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Thursday, June 13, 2024

No Birkebeiner as Corona spreads

The Corona virus has “entered a new phase” in Norway, public health officials declared Tuesday evening. New cases can’t be traced to infection abroad, and now even the traditional Birkebeiner ski race has been cancelled to discourage crowds and hinder the virus from spreading.

Thousands of skiers take part in the annual Birkebeiner ski race every year, but now both it and all related events have been cancelled to help halt the spread of the Corona virus in Norway. PHOTO: Birken

As the number of Norwegians infected with Corona hit 277, much stricter rules were being put into effect immediately. All public events involving more than 500 people should be cancelled, said state health director Bjørn Guldvog at a press conference that included Health Minister Bent Høie.

That can affect everything from concerts to university canteens and not least an important football match against Serbia that could qualify Norway to play in the European Championships this summer. It sold out Norway’s national football stadium in Oslo that seats around 25,000 people, but now it will have to play out with no spectators in attendance.

What’s disturbing health officials are five new cases of Corona virus infection in Western Norway, Vestfold and Oslo that can’t be traced to any travel in so-called “red-zone” areas like China, South Korea, Iran or northern Italy. That indicates infection has occurred among Norwegians in Norway, at the same time that test results confirmed 85 new Corona cases in the last 24 hours.

Bracing for a ‘partial pandemic scenario’
Health authorities are now also asking Norwegians to be extra careful when using public transport, while employers are being urged to allow their employees to work from home if at all possible.

Health Minister Høie took part in the health authorities’ daily briefing for the first time on Tuesday, just hours have he was challenged in Parliament over Norway’s preparedeness for the Corona outbreak. He’s the one who said Norway has entered a new phase, while asking public health services to prepare for what he called a “partial pandemic scenario” that could lead to needed hospitalization for 22,000 people. That’s a lot in a country of around 5.5 million people where hospitals aren’t dimensioned to take in so many.A total of 81 of the 277 people infected with Corona were infected in Norway, with 73 of the 81 able to attribute their infection to contact with others who were infected.

The other eight people’s infection is still under probe, and five “look like we can’t manage to track down the source,” said Line Vold, a divisional director at the national public health institute FHI (Folkehelseinstituttet). She wouldn’t offer more details into the condition of the five people involved.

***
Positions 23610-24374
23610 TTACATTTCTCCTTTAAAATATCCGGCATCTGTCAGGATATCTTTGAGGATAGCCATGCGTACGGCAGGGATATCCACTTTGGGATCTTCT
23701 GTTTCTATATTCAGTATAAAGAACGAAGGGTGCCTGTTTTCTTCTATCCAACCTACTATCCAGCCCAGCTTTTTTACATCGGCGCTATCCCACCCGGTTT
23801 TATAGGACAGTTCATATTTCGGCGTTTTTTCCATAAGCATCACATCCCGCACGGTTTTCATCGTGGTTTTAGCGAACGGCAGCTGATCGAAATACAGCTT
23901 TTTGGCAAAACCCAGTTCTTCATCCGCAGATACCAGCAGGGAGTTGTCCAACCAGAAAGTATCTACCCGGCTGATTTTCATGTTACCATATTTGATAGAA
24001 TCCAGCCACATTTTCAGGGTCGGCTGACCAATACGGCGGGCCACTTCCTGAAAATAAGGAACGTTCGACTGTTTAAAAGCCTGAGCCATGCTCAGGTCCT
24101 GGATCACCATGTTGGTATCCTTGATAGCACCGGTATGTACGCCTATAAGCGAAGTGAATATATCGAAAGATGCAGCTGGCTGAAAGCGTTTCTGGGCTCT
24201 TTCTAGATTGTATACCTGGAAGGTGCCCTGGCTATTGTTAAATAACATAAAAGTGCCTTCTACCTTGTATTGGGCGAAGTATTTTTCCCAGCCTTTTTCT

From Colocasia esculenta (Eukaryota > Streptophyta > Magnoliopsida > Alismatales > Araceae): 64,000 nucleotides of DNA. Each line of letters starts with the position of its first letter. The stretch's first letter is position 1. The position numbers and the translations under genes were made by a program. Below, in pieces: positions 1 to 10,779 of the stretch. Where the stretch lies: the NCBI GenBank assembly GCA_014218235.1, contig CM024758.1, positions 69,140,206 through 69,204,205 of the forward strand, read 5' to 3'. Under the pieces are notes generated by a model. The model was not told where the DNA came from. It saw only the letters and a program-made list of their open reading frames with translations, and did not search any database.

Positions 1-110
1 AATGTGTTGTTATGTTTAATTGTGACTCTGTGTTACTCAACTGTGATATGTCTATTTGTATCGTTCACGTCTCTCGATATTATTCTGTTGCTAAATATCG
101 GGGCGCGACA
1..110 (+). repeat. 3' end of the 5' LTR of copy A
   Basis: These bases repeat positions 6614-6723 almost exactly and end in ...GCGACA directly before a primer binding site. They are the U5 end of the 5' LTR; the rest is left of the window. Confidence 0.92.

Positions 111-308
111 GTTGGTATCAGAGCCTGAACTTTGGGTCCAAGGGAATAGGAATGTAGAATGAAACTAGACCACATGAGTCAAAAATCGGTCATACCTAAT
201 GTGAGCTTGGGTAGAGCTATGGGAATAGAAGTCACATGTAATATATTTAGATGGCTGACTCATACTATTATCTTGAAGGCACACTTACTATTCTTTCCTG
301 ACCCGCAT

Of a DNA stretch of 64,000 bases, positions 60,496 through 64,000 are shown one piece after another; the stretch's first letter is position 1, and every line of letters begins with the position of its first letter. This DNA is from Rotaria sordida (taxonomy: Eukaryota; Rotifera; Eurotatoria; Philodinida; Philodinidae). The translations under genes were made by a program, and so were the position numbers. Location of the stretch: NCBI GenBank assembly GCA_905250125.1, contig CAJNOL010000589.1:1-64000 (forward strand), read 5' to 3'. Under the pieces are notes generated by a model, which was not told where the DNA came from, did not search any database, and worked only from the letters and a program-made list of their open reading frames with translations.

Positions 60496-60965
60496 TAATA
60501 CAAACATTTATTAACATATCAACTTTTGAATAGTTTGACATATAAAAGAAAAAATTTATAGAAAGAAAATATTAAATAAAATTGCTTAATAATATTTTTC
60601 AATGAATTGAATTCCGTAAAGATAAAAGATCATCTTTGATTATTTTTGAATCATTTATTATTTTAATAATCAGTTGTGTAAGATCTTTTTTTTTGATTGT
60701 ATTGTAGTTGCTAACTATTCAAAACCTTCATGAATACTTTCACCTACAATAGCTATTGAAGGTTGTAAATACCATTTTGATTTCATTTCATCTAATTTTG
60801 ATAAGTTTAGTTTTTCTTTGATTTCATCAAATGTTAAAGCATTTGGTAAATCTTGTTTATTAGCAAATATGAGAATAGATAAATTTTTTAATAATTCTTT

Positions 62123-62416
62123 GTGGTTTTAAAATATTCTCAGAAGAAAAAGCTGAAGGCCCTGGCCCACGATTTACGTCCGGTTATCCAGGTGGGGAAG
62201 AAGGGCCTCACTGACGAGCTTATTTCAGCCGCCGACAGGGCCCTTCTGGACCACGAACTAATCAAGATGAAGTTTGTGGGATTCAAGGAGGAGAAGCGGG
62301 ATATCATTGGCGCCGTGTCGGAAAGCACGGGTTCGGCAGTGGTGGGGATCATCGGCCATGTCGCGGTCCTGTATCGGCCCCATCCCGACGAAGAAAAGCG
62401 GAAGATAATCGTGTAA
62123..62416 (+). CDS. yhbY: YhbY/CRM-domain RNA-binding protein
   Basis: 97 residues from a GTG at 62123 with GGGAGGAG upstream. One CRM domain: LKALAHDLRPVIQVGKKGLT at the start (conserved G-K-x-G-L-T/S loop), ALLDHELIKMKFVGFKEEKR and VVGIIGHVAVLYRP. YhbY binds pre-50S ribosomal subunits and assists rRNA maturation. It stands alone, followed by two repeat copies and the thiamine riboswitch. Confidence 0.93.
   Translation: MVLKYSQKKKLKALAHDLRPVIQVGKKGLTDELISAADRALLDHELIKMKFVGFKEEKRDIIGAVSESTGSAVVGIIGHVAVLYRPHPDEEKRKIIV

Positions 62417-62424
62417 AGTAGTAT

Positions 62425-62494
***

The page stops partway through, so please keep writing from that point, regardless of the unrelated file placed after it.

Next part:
“I want to stress that the situation is serious,” said Dr Bjørn Guldvog, state health director. A total of seven Corona patients were so ill that they were admitted to hospitals in Oslo, Vestfold, Drammen, Trondheim, Bærum and Bergen.

“That was expected,” Guldvog said. “In around 80 percent of the cases, symptoms (fever, coughing and other flu-like ailments) are mild, but for older people or those with other medical conditions, it’s necessary to be hospitalized.”

Another tradition sacrificed
Less than two weeks after the first Corona case was diagnosed in Norway, the virus is spreading quickly and affecting public life. The Norwegian Opera and Ballet, the National Theater and Det Norske Teatret all cancelled performances at least through March. Long-scheduled concerts by Bryan Adams next week have been cancelled in both Oslo and Stavanger.

Oslo’s traditional Holmenkollen Ski Festival was closed to spectators last weekend and now the annual Birkebeiner ski race over the mountains of eastern Norway, which attracts around 16,000 every year, has been cancelled too. Organizers warned of “huge economic consequences” from the cancellation of the race and all related events next week but said they had little choice.

“We’re taking our community responsibility seriously,” Eirik Torbjørnsen, leader of the Birken Ski Festival in Lillehammer that includes several other events as well, told state broadcaster NRK. “The only right thing to do was to cancel all our arrangements from March 14-21.”

In Bergen, meanwhile, local officials are requiring all restaurants to arrange tables so that there’s a least a meter between them, with serving staff required to keep the same distance from customers as well. Berglund



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